For the first time in years, it's a smooth drive past the churches, small businesses and green pastures along Keystone Road.
The heavy construction equipment is gone. And the roadway is a spacious four lanes.
Only a few roadside orange barricades and the 35 mph speed limit are reminders that construction workers are still putting on the finishing touches.
Welcome to the new Keystone Road, a once-clogged, two-lane, east-west artery between U.S. 19 and East Lake Road.
Construction on the three-mile, $32 million road-widening project began three years ago after more than a decade of planning and years more of talking.
"We're excited it's finally almost done," said Tarpon Springs City Manager Mark LeCouris. "It's been a nightmare to drive on Keystone Road for the past three years, but not anymore."
The road has more than doubled in width, with broad medians that will allow it to grow as needed to six lanes. New utility lines now run below the road.
The project also includes a connecting section of the Pinellas Trail. The trail connector remains closed as workers fix a construction error, said Pinellas County engineering supervisor Joe DeMoss. DeMoss anticipates the trail opening by September.
Among other challenges that led to the project's long time frame, Pinellas County had to buy land to widen the road. Project supervisors also had to navigate budget challenges, rainy summer weather, the needs of local businesses and a nest of underground utilities installed in the 1950s.
The Penny for Pinellas sales tax provided $25 million for the project, with an additional $7 million contributed by Pinellas County, Tarpon Springs, Verizon and the Clearwater Gas System.
The project's end comes as welcome relief to North Pinellas motorists, county and city officials and Tarpon Springs merchants who hope more customers will now travel from Odessa, Trinity and Tampa.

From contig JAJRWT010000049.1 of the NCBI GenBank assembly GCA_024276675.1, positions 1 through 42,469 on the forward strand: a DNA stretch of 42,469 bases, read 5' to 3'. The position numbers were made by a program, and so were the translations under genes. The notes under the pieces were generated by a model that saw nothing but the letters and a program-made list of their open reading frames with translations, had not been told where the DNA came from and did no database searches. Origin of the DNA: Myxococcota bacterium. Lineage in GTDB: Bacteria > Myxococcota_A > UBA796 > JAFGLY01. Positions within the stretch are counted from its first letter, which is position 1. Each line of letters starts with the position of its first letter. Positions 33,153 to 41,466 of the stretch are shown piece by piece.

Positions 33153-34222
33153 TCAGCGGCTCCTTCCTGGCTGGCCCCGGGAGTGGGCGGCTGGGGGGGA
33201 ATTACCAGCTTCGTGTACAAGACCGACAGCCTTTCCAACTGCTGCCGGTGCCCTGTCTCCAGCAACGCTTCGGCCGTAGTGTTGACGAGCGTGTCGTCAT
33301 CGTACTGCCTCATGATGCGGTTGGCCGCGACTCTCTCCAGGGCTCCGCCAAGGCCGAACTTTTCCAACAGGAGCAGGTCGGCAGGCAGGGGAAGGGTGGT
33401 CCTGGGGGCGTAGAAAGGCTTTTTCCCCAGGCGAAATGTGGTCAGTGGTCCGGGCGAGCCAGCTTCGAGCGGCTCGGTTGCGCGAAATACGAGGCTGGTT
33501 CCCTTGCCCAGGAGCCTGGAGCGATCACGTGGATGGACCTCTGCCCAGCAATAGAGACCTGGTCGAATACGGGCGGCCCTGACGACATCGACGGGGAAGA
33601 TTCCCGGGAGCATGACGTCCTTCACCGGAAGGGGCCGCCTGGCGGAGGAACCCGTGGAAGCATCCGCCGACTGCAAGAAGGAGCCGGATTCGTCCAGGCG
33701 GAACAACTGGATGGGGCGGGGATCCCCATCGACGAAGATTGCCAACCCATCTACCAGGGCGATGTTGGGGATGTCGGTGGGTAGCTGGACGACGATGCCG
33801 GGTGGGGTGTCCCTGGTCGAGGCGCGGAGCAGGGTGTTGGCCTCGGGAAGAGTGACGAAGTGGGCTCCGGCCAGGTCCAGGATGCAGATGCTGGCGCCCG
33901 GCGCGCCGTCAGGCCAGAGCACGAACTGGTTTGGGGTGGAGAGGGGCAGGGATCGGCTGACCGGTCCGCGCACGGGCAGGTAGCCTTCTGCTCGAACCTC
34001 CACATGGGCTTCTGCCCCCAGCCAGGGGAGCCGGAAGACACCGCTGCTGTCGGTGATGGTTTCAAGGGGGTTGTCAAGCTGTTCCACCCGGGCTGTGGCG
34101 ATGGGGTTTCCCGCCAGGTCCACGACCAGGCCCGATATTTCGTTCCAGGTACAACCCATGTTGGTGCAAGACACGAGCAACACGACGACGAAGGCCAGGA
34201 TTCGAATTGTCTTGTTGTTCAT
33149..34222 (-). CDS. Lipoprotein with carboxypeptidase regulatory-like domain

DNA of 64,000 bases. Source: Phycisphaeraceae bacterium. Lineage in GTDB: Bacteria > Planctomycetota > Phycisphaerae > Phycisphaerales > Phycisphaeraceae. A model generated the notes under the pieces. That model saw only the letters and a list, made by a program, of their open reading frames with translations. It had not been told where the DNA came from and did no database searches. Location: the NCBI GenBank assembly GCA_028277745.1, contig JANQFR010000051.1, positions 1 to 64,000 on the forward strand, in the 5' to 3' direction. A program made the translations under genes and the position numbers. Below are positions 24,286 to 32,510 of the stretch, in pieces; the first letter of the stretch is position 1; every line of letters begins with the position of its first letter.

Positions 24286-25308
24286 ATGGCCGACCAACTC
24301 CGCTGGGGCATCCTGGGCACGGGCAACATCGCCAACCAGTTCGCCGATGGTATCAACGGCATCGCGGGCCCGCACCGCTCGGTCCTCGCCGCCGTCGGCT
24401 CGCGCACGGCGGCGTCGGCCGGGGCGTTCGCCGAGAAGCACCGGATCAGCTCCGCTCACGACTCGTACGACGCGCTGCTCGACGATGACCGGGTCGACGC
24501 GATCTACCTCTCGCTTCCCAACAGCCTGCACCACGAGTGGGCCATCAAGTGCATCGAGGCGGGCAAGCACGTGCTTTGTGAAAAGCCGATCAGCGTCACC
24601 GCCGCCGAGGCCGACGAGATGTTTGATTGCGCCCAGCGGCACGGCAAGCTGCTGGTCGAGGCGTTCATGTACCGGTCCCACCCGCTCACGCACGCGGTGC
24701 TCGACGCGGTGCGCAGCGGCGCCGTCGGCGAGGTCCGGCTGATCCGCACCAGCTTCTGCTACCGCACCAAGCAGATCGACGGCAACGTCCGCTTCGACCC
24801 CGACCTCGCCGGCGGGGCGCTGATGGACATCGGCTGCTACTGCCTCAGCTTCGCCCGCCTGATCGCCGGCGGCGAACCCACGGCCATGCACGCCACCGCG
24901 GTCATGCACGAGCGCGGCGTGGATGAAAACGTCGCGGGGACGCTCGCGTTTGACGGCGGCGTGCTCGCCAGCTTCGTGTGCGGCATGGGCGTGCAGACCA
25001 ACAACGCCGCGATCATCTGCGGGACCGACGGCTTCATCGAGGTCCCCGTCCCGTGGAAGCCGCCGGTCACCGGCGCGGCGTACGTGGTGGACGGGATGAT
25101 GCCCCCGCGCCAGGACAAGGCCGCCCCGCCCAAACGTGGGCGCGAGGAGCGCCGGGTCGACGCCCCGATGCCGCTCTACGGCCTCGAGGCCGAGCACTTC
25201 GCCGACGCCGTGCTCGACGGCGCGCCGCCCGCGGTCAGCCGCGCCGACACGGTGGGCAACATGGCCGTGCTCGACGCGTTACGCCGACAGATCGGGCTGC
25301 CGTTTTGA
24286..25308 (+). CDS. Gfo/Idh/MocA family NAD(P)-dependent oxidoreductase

"I haven't heard too many complaints aside from about general construction," said East Lake resident Don Ewing, president of the Council of North County Neighborhoods, adding that he drives to Tarpon Springs once or twice a month to conduct business for his software company and eat at restaurants. "It sure is nice now."
The road was widened in phases to accommodate local merchants, but the construction still confused drivers, backed up traffic and sometimes concealed business entrances.
"It wasn't the most convenient; people really had to pay attention," said Anita Rao, who opened Yoga Shakti, a meditation studio, in 2004. "But I'm so happy the way it turned out."
To help those who lost customers to construction traffic, the city is allowing businesses inside the city limits to erect outside booths and banners on weekends until Labor Day and is encouraging merchants to hold sales and other events.
Rea Sieber, who owns two Sponge Docks-area businesses and heads the Tarpon Springs Merchants Association, said all city businesses will benefit from the new road, which connects to U.S. 19 and Tarpon Avenue.
"I see lots of customers coming to this area just for the day," she said. "Now that road will make the drive faster and more efficient."
Vasile Faklis of Faklis' Department Store and Shoe Repair on E Tarpon Avenue said he appreciates the city effort to promote local businesses. His store will celebrate with sales, he said.
"Any time you have road closures and repairs it slows things down," he said "It's tough economic times."
Times researcher Natalie Watson contributed to this report. Contact Brittany Alana Davis at firstname.lastname@example.org or (727) 445-4144.